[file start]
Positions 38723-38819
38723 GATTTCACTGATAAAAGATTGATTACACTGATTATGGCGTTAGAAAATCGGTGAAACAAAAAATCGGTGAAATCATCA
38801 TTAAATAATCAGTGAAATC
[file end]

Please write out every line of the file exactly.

Positions 38723-38819
38723 GATTTCACTGATAAAAGATTGATTACACTGATTATGGCGTTAGAAAATCGGTGAAACAAAAAATCGGTGAAATCATCA
38801 TTAAATAATCAGTGAAATC